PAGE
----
Here‘s something you may not know. No one is perfect and everyone has weaknesses. Successful people re-form arguments and situations to accommodate their strengths and ignore their weaknesses. You can too. Who cares what your processing speed is if your hard drive is to die for?

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Let Students Learn From Failure

19 Oct

Too often, students–and teachers–believe learning comes from success when in truth, it’s as likely to be the product of failure. Knowing what doesn’t work is a powerful weapon as we struggle to think critically about the myriad issues along our path to college and/or career. As teachers, it’s important we reinforce the concept that learning has many faces.

Here are ten ways to teach through failure:

whats a mulliganUse the Mulligan Rule

What’s the Mulligan Rule? Any golfers? A mulligan in golf is a do-over. Blend that concept into your classroom. Common Core expect students to write-edit-resubmit. How often do you personally rewrite an email before sending? Or revise instructions before sharing? Or have ‘buyer’s remorse’ after a purchase and wish you could go back and make a change? Make that part of every lesson. After submittal, give students a set amount of time to redo and resubmit their work. Some won’t, but those who do will learn much more by the process.

Don’t define success as perfection

When you’re discussing a project or a lesson, don’t define it in terms of checkboxes or line items or 100% accuracy. Think about your favorite book. Is it the same as your best friend’s? How about the vacation you’re planning–would your sister pick that dream location? Education is no different. Many celebrated ‘successful’ people failed at school because they were unusual thinkers. Most famously: Bill Gates, who dropped out of college because he believed HabitsofMindhe could learn more from life than professors.

Education pedagogists categorize these sorts of ideas as higher-order thinking and Habits of Mind–traits that contribute to critical thinking, problem solving, and thriving. These are difficult to quantify on a report card, but critical to life-long success. Observe students as they work. Notice their risk-taking curiosity, how they color outside the lines. Anecdotally assess their daily efforts and let that count as much as a summative exam that judges a point in time.

Let students see you fail

One reason lots of teachers keep the same lesson plans year-to-year is they are vetted. The teacher won’t be surprised by a failure or a question they can’t answer. Honestly, this is a big reason why many eschew technology: Too often, it fails at just that critical moment.lesson plan

Revise your mindset. Don’t hide your failures from students. Don’t apologize. Don’t be embarrassed or defeated. Show them how you recover from failure. Model the steps you take to move to Plan B, C, even X. Show your teaching grit and students will understand that, too, is what they’re learning: How to recover from failure.

Share strategies for problem solving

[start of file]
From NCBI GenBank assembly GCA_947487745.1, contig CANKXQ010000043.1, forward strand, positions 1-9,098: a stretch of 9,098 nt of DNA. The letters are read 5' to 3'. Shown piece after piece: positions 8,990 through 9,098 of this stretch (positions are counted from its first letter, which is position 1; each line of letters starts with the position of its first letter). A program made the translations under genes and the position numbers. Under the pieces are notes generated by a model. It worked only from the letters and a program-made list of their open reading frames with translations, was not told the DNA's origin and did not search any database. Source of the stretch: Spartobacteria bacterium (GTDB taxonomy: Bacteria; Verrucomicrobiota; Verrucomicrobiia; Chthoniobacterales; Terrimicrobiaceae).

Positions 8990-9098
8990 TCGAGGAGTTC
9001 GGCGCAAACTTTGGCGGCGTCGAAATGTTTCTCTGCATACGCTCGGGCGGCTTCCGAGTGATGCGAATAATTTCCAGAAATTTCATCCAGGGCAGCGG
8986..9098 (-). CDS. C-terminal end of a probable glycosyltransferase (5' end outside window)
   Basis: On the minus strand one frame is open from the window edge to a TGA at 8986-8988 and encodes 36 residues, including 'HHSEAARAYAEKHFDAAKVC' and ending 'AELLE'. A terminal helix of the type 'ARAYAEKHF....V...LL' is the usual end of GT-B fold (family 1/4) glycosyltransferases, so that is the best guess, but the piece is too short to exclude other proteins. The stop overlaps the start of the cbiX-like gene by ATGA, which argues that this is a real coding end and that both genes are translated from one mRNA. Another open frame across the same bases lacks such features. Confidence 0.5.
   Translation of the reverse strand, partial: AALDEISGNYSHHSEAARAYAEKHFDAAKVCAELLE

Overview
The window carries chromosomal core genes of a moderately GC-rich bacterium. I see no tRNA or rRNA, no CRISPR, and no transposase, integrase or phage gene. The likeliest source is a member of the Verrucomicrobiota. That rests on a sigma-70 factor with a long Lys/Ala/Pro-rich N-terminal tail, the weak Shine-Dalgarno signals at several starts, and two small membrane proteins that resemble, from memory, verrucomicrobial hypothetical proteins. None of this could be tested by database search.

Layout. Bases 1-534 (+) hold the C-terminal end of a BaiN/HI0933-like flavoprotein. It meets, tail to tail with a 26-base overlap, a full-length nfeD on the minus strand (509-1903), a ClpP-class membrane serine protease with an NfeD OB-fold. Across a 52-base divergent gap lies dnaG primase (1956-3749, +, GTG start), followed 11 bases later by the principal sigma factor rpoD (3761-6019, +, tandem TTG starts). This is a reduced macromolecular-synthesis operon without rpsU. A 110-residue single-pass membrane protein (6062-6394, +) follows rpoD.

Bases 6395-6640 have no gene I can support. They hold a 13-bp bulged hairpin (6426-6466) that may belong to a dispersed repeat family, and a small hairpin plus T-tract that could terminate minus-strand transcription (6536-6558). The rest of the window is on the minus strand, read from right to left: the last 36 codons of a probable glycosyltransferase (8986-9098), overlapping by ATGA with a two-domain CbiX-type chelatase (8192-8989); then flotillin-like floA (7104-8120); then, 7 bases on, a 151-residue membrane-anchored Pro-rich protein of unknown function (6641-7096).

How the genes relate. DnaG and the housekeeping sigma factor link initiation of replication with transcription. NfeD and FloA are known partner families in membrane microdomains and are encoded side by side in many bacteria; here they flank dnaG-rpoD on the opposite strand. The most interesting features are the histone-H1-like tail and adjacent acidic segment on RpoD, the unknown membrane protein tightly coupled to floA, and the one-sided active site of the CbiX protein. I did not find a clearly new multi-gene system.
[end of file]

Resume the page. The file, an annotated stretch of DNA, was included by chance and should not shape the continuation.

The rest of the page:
Problems are inevitable. Everyone has them. What many people DON’T have is a strategy to address them. Share these with students. The Common Core Standards for Mathematical Practice is a good starting point. Mostly, they boil down to these simple ideas:

  • Act out a problem9965429373_d1f7168616_b
  • Break problem into parts
  • Draw a diagram
  • Guess and check
  • Never say ‘can’t’
  • See patterns
  • Notice the forest and the trees
  • Think logically
  • Distinguish relevant from irrelevant info
  • Try, fail, try again
  • Use what has worked in the past

Post these on the classroom wall. When students have problems, suggest they try a strategy from this list, and then another, and another. Eventually, the problem will resolve, the result of a tenacious, gritty attack by an individual who refuses to give up.

Exult in problemsconcept crumpled paper light bulb metaphor for good idea

If you’re geeky, you love problems, puzzles, and the maze that leads from question to answer. It doesn’t intimidate or frighten you, it energizes you. Share that enthusiasm with students. They are as likely to meet failure as success in their lives; show them your authentic, granular approach to addressing that eventuality.

Assess grit

Success isn’t about right and wrong. More often, it’s about grit–tenacity, working through a process, and not giving up when failure seems imminent. Statistically, over half of people say they ‘succeeded’ (in whatever venture they tried) not by being the best in the field but because they were the last man standing.

Integrate that into your lessons. Assess student effort, their attention to detail, their ability to transfer knowledge from earlier lessons to this one, their enthusiasm for learning, how often they tried-failed-retried, and that they completed the project. Let students know they will be evaluated on those criteria more than the perfection of their work.

Let students teach each otherBusiness gender figure on maze background

There are many paths to success. Often, what works for one person is based on their perspective, personal history, and goals. This is at the core of differentiation: that we communicate in multiple ways–visually, orally, tactally–in an effort to reach all learning styles.